Our clients were still DIY artsy people who didn’t have the need for too many custom solutions. They liked us for the ease of use. We had dissolved the technological barrier to entry for enabling e-commerce on a website. Big companies like MTV and Google Kitchen even started using E-junkie.
I became a victim of my own success. After being a one-man army I knew I needed people for customer support, writing docs, and development. I needed to build a functioning business.
What's funny is that the whole idea of E-junkie originated from my not wanting to wake up in the middle of the night to manually deliver, but at that point I was waking up in the middle of the night to reconcile any customer support emails. My partner Shivani was helping me, but living and working together gives rise to a lot of personal tension, too.
Hiring and team building were so alien to me (remember that I started coding to be away from people). For most of what I needed in life (buying things, selling things, help with moving) I went to Craigslist. I loved the website, and I liked Craig. He actually responded when I sent him an email. :)
So naturally, I posted an ad on Craigslist and met Tyson, our first customer support person (other than Shivani and I). Then later I found Thad, a second developer.
By then we had outgrown the server farm and invested in a few boxes of our own — running CentOS, firewalls, switches, KVM, power strip with remote access, the works. We moved to Login, a highly secure co-lo facility. Not very long after moving we got DDoSed. There were sleepless nights of manually finding and adding the offending IPs to the firewall.
Luckily for us, there was a startup called RioRey which shipped us two of their boxes overnight. I was able to work with them to modify the firmware and add a feature that helped us tweak its filtering for the attack specific to us.
Most of the initial years were overcoming very tangible technical hurdles. Things which seem so simple and stupid now that we have AWS. E-junkie did not start with a grand vision or a master plan. We kept adding what our clients wanted, and most of those features helped us bring in more clients.
How have you attracted users and grown E-junkie?
It was one-on-one, for the most part. I met people at craft fairs and sent emails to people who were selling digital products manually, like me. I researched authors who were publishing books independently and emailed them. I helped a lot of folks in marketing and payment processor forums as a way to get the name in front of them. Still, I’d say my efforts were more focused on brand-awareness than selling. I was happy to send clients to the competition if it seemed like their plans or features were a better fit.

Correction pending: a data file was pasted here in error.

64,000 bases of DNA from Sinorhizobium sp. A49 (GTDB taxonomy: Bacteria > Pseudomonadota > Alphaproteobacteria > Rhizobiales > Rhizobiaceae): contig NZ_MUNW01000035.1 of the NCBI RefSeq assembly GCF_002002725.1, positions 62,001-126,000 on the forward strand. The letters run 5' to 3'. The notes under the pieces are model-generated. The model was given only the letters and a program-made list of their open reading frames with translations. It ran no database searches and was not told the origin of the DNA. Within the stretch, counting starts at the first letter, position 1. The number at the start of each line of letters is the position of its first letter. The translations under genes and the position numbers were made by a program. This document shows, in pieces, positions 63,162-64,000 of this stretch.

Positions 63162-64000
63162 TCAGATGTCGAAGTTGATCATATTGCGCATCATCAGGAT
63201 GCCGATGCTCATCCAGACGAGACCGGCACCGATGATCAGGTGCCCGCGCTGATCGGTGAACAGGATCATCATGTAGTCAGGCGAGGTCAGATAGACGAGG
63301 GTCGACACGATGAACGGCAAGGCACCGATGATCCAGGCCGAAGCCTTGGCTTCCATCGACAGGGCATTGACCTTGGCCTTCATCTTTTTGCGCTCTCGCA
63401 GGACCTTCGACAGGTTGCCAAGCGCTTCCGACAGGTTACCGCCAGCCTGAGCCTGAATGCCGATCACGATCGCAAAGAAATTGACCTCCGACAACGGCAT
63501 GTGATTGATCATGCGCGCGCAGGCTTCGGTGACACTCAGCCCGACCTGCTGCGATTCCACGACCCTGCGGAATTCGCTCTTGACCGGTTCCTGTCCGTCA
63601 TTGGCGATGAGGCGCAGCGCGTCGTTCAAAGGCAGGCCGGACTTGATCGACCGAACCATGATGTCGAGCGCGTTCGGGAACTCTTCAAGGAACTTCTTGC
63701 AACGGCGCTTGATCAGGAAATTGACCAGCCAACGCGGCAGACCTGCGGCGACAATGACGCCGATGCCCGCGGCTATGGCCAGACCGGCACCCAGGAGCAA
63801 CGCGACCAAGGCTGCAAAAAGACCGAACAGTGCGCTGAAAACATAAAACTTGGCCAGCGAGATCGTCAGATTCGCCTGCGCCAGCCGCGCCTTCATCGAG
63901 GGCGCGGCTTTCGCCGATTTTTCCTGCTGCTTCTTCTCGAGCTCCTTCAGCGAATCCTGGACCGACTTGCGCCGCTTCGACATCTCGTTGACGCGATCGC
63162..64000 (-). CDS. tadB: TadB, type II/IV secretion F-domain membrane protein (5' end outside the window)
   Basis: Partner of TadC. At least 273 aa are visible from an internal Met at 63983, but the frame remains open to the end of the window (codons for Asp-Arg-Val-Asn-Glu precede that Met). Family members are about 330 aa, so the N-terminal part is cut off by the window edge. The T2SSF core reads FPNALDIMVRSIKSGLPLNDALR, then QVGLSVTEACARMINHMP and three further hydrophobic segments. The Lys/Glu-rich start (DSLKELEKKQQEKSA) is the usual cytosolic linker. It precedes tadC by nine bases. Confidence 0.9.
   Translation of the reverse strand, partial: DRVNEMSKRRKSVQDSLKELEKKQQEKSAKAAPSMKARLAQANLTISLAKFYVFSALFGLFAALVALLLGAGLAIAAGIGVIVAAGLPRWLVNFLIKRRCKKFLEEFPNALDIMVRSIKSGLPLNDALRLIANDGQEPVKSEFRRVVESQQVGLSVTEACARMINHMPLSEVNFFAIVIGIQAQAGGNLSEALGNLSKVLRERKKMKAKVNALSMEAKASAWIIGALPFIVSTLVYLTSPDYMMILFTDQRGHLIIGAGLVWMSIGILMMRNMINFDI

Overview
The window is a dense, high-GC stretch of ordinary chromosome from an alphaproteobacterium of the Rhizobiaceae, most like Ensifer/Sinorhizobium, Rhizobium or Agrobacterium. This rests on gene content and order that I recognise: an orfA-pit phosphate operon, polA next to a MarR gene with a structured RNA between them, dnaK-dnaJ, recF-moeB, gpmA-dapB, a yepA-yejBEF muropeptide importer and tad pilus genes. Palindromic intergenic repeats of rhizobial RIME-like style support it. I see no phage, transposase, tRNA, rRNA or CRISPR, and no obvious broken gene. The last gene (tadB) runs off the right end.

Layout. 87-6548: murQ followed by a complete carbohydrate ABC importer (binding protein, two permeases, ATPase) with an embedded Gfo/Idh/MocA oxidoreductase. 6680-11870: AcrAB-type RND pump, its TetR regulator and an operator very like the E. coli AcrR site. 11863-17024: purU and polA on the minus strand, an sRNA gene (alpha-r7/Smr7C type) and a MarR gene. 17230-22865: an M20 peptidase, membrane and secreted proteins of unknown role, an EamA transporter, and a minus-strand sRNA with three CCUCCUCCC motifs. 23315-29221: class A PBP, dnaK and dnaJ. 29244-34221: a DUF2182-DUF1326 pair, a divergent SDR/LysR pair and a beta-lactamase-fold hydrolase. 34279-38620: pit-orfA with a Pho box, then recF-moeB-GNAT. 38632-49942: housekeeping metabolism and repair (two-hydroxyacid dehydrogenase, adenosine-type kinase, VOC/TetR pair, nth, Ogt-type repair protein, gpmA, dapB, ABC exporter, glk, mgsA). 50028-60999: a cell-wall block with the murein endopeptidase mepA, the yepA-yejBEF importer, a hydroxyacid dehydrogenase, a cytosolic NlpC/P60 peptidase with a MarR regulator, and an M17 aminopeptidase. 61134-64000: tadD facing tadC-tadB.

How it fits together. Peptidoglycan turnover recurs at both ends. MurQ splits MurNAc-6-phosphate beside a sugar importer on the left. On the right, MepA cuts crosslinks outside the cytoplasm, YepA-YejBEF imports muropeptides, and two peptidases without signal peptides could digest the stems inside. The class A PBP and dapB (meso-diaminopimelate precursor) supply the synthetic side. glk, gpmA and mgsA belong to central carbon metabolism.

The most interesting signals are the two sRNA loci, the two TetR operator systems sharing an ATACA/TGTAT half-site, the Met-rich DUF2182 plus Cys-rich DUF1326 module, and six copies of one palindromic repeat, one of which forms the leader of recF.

I used to fly Southwest often between Tucson and San Francisco; I read in their magazine once that they considered themselves to be in the business of customer service and flying planes. Taking a page from their book, we focused heavily on great customer service and turned a lot of our clients into our evangelists.
We started a re-seller program which brought us 20% of our business. This was scrapped by the new management, and I am in the process of reviving it now.
What's your business model, and how have you grown your revenue?
From the get-go, I didn’t want artists to think that I was here to get rich off of their efforts. I was against profit shaving. Our model is a flat fee for the use of the software. If you make or do something awesome, I don’t see any reason why I should get paid for your output.
Our primary revenue stream is the monthly subscription amount merchants pay to use our service. When merchants want to send their buyers product updates, we charge a tiny fee per update. Once we were processing decent volumes, the payment processors did a rev share with us, which was pretty sweet.
For almost a decade now we have averaged $1MM a year in revenue. After expenses (but before taxes), E-junkie is netting about $500k a year. Our biggest expense after salaries is the PayPal fee and AWS charges, as we serve terabytes of data each month.
My monetary goals were met back in 2011, and through hard work I was able to afford the biggest luxury money can buy: freedom. I took the time to figure out what to do with that freedom and ended up starting an animal rescue and organic farm in 2014.